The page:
To Be Surprised
After two months of loitering around and doing outpatient work, I started a floor rotation last week. For those who don't know, floors are used to refer to wards and a floor rotation means inpatient work, or, in my case, inpatient pediatrics. I am in charge of a team of five people, plus or minus a few medical students, and together we take care of all the children admitted to the general pediatric unit. Sometimes we also take care of kids in the ICU. It's an exhausting rotation. The day starts at seven and ends around the same time in the evening and in those twelve or so hours you are pretty much on your feet all the time, taking admissions, speaking with parents, coordinating care between the specialists and the general physicians, teaching the residents and students, following up lab results, planning discharges and home care. It tires me even as I'm writing about it right now.
Last week, in addition to my supervisory work on the floors, I had a couple of presentations to give to the interns. I was working even longer than normal, first on the floors and then later on in the library, preparing for my talks. By Friday morning, when I was done with the second discussion, I was completely drained. As we were walking out of the conference room, one of the attendings stopped me.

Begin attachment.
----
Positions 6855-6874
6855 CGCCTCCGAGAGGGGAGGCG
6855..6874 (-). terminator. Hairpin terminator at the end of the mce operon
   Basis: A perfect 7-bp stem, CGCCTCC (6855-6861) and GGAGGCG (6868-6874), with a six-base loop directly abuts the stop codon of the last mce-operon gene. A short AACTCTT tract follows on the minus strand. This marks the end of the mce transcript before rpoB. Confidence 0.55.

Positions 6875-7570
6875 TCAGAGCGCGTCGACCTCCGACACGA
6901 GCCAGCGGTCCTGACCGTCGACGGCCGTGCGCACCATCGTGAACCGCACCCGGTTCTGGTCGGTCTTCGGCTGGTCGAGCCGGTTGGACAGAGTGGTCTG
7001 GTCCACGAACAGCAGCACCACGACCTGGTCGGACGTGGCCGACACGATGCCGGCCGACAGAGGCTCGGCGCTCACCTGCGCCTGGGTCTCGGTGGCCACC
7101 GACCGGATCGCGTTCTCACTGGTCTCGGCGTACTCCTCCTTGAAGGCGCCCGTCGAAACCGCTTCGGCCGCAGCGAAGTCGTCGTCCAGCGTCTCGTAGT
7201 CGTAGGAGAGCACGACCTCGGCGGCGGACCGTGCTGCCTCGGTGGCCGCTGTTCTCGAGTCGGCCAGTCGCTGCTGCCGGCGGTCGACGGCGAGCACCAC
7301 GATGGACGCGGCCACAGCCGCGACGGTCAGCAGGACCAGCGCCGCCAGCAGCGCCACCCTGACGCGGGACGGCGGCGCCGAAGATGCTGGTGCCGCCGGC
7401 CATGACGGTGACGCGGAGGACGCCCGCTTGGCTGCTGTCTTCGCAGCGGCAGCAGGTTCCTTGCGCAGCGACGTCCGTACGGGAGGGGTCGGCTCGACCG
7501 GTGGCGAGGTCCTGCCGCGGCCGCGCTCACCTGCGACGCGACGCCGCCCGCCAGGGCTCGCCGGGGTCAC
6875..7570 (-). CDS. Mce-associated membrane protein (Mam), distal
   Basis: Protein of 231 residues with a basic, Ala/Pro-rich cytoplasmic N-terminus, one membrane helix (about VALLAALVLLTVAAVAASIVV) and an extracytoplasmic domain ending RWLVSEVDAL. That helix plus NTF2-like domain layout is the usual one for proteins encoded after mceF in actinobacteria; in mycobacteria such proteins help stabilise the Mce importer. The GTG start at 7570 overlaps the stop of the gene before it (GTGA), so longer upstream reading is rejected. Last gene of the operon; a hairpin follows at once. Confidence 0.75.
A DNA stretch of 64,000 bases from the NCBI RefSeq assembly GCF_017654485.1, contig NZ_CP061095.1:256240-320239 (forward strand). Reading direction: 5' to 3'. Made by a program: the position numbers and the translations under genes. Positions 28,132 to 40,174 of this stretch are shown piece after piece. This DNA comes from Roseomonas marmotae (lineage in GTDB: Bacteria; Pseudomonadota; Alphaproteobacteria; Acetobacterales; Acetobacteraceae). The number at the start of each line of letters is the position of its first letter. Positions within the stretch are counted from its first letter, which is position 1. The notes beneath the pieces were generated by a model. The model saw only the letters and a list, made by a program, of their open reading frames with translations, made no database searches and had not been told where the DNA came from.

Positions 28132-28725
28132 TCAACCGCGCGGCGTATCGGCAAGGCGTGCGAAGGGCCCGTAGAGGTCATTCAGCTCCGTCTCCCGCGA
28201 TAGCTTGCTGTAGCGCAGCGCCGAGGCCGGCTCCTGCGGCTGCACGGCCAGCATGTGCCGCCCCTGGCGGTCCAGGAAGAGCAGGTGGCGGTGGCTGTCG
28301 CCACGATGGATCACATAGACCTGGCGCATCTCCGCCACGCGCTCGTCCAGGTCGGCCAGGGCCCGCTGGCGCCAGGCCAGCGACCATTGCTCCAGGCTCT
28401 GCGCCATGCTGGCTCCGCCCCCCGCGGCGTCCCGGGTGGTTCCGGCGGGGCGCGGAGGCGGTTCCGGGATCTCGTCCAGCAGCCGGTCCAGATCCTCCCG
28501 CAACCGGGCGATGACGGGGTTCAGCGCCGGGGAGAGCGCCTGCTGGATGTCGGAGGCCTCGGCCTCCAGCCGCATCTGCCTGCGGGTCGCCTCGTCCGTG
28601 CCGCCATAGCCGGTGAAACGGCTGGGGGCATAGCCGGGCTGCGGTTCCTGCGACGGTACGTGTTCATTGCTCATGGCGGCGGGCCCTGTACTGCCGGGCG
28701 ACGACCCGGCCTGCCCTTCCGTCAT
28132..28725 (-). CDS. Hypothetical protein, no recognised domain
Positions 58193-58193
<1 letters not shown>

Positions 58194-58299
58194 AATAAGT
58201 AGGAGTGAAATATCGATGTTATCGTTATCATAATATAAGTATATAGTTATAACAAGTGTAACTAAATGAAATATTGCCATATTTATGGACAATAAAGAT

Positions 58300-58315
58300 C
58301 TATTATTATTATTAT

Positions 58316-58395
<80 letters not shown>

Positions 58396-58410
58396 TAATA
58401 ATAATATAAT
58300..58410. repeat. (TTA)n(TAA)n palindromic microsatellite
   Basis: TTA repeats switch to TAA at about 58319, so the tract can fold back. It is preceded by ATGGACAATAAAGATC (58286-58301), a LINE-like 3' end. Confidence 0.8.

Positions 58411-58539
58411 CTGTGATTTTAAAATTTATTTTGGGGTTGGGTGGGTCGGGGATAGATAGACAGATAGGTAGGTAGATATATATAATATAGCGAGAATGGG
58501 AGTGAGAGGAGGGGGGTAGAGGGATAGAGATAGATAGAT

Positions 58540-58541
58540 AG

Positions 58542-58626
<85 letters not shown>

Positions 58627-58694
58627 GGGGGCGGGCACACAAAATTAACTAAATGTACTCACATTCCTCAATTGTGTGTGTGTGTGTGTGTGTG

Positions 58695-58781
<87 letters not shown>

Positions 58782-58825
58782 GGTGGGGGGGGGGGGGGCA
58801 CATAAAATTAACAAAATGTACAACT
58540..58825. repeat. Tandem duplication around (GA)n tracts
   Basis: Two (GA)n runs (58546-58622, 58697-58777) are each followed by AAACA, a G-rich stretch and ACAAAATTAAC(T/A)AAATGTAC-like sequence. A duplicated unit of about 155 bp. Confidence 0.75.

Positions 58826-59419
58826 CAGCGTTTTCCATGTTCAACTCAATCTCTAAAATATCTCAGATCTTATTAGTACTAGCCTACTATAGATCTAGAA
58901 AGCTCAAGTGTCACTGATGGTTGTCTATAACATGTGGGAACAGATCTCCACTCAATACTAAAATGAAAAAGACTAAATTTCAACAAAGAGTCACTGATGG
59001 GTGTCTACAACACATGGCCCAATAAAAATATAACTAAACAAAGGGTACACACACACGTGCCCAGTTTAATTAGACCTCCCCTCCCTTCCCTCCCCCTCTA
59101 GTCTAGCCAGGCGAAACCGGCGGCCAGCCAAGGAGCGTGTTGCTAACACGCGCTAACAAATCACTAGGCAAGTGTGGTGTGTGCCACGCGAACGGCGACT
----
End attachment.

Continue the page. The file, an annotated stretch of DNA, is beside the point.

"Hi, KK!" she said. "This is for you."
She handed me a small shopping bag.
"Iftaar Mubarak!" she smiled.
There was a box of food inside the bag.
"Thanks, Dr Andrews!"
"My niece made some biryani. I thought you'd like some for your iftar tonight."
"Thank you, ma'am. It's very kind of you." I was too surprised to say anything.
Later that day, I went into the physicians' lounge and shared the story with one of the other residents. He grinned when he heard this.
"Yeah, she's great," he told me. "A few years ago, when Ramadan was in winter, I was going into clinic one afternoon when I noticed Dr Andrews sitting in her car eating. I thought it was a little strange so I asked her about it later that day. She said that, because some of the residents were fasting, she thought it was be disrespectful to eat in front of them. So she ate her lunch in the car before coming in to work."